The First Plague – Blood

The First Plague – Blood


This is the first blog in a “devotional” series leading us up to Passover that focuses on the Ten Plagues that HaShem visited on the land of Egypt. We pray that these short reminders will help us examine ourselves leading up to the Seder, preparing our hearts for Messiah. 

And let us remember the purpose of these Plagues and the reason why we learn of them?

“The Egyptians will know that I am Adonai, when I stretch out My hand against Egypt, and bring out Bnei-Yisrael from among them.”

Exodus 7:5, TLV


So Moses and Aaron did as Adonai commanded. He lifted up the staff and struck the waters that were in the river in the sight of Pharaoh and his servants, and all the waters of the Nile turned to blood.

Exodus 7:20, TLV

The Nile River is the “lifeblood” of Egypt. Egypt was, and is, a dry place and any food production, agriculture, and even drinking water, relies on the waters of the Nile. The river was so vital to life in Egypt that Egyptian religion was tied up in worship involving the Nile. The Egyptian gods associated with the Nile included Isis, Hapi, and Khnum; the river was even believed to be the bloodstream of the god Osiris. When the Almighty struck the Nile, turning the waters into blood, He stuck directly at the heart of Egyptian life. He literally turned the  “lifeblood” of Egypt into blood.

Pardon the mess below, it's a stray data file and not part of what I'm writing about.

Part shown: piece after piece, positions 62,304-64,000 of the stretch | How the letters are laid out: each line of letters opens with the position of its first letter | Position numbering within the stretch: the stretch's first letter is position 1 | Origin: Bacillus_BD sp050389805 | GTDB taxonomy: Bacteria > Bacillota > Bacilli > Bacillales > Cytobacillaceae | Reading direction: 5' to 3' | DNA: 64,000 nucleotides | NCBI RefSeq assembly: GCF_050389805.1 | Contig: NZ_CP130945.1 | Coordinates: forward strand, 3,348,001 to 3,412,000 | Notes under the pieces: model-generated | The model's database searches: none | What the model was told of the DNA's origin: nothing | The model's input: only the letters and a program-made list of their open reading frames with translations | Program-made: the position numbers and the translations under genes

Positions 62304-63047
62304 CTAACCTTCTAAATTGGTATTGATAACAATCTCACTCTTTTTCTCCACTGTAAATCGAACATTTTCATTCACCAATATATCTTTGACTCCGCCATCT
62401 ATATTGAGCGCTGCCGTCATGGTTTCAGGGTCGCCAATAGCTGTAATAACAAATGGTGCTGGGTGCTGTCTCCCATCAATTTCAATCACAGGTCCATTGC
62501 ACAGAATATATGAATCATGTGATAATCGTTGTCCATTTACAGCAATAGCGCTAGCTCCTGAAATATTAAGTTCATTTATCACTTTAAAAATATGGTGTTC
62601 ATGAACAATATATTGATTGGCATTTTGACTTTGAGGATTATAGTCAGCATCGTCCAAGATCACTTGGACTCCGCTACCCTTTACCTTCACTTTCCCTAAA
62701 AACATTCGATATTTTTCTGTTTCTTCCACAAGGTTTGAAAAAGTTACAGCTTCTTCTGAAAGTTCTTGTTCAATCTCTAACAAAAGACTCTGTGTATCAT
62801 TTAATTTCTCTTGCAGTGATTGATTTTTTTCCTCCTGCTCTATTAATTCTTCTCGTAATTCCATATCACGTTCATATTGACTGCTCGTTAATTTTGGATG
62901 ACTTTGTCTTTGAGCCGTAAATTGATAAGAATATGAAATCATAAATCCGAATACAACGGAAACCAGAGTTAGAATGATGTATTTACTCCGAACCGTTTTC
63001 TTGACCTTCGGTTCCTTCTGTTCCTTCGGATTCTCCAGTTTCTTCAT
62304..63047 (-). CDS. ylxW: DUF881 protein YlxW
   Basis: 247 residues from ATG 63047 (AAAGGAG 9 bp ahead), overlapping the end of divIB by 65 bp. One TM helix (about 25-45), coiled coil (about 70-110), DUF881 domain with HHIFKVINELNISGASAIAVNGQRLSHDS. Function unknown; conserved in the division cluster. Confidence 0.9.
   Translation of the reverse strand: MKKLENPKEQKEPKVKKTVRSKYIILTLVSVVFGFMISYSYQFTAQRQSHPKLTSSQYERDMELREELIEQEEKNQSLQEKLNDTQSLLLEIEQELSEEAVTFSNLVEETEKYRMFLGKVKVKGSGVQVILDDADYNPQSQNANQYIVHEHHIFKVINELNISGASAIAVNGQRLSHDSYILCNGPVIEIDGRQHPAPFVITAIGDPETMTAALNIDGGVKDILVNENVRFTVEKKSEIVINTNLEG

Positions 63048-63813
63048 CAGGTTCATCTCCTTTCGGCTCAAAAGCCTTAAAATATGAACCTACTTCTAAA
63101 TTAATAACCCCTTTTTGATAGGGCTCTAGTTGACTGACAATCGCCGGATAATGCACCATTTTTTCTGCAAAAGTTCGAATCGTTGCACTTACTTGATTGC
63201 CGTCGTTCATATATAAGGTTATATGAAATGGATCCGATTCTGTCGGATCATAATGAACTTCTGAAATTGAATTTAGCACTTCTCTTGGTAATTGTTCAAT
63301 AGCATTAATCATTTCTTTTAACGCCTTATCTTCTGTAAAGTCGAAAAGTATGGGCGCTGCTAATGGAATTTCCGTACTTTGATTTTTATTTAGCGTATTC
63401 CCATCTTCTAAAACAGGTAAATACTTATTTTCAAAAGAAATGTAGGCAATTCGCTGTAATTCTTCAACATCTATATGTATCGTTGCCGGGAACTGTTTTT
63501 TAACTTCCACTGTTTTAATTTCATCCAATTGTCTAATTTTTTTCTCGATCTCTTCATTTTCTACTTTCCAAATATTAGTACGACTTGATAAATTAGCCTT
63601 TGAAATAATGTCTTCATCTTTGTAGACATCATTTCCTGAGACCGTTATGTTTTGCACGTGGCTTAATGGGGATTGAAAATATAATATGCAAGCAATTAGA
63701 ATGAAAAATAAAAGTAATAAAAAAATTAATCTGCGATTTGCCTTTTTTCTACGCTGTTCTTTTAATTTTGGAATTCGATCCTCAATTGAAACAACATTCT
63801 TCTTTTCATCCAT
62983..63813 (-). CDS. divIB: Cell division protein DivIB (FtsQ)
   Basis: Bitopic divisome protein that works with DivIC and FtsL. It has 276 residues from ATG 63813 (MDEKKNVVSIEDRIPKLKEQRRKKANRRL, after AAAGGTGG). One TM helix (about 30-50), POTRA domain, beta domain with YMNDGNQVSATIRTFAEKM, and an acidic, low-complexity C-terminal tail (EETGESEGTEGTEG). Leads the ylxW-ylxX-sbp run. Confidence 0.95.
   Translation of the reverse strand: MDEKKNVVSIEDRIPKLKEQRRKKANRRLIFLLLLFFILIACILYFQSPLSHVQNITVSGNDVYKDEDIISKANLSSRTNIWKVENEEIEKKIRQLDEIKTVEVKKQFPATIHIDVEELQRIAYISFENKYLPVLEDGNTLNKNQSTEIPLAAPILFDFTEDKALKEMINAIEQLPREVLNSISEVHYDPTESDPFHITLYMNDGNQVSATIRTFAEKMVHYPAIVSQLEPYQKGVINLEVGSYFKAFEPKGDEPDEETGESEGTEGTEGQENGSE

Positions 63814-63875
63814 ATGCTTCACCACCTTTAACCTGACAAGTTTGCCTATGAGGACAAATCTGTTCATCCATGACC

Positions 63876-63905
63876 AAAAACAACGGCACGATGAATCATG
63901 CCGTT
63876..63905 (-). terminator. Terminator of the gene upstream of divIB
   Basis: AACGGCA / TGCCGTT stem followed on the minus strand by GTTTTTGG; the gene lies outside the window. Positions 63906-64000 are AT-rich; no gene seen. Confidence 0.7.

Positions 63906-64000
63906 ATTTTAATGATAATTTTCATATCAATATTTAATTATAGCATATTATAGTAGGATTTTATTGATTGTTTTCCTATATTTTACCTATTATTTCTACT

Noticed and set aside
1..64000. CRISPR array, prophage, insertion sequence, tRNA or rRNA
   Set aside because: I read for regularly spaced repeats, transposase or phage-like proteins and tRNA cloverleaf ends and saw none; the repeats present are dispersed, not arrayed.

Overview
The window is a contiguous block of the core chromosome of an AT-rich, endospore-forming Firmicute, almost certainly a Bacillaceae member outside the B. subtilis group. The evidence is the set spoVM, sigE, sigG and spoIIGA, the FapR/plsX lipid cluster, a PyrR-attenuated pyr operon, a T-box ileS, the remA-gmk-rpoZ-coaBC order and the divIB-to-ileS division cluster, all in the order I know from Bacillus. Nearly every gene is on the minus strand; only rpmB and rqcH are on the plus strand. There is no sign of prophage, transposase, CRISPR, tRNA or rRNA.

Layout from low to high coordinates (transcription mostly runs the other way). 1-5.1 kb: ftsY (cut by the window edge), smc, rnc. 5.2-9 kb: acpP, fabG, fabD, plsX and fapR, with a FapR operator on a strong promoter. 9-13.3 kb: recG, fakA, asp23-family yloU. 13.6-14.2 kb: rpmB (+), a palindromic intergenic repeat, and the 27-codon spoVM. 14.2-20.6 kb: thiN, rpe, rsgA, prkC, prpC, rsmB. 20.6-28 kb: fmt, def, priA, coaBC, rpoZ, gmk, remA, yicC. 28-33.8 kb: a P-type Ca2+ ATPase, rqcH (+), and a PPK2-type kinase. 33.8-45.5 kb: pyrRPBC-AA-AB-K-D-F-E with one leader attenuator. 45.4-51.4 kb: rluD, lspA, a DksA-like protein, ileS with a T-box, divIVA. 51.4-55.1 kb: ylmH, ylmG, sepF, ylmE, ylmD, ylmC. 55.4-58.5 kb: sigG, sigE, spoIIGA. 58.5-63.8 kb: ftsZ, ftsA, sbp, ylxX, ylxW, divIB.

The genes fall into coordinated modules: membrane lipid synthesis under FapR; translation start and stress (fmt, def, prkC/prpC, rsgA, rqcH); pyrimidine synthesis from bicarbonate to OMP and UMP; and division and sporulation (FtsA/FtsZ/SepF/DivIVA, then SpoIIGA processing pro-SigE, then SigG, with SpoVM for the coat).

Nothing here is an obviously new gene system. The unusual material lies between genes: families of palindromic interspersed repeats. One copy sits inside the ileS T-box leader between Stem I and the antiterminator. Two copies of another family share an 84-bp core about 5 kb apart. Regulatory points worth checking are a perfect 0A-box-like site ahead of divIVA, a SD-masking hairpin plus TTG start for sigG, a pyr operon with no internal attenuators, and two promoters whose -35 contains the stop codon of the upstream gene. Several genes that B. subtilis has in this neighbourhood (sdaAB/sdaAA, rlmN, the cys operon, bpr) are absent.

Blood is as vital to life as water. The Word indeed tells us that “For the life of the creature is in the blood” (Lev 17:11, TLV). This is true both physically and spiritually. We cannot survive physically without our blood being in the correct balance and amounts; spiritually we are dependent on the Blood of our Messiah for our eternal life. 

So if blood is so vital and so wonderful, then why is this a stinking, messy, and life threatening disaster? Because the blood is in the wrong place! It doesn’t belong in the river! All good things have their right place. The Egyptians idolized the Nile River as their life. 

Question to ponder: What things are there in my life—maybe wonderful, good things—that are in the “wrong” place? Are there idols that I place above the Almighty?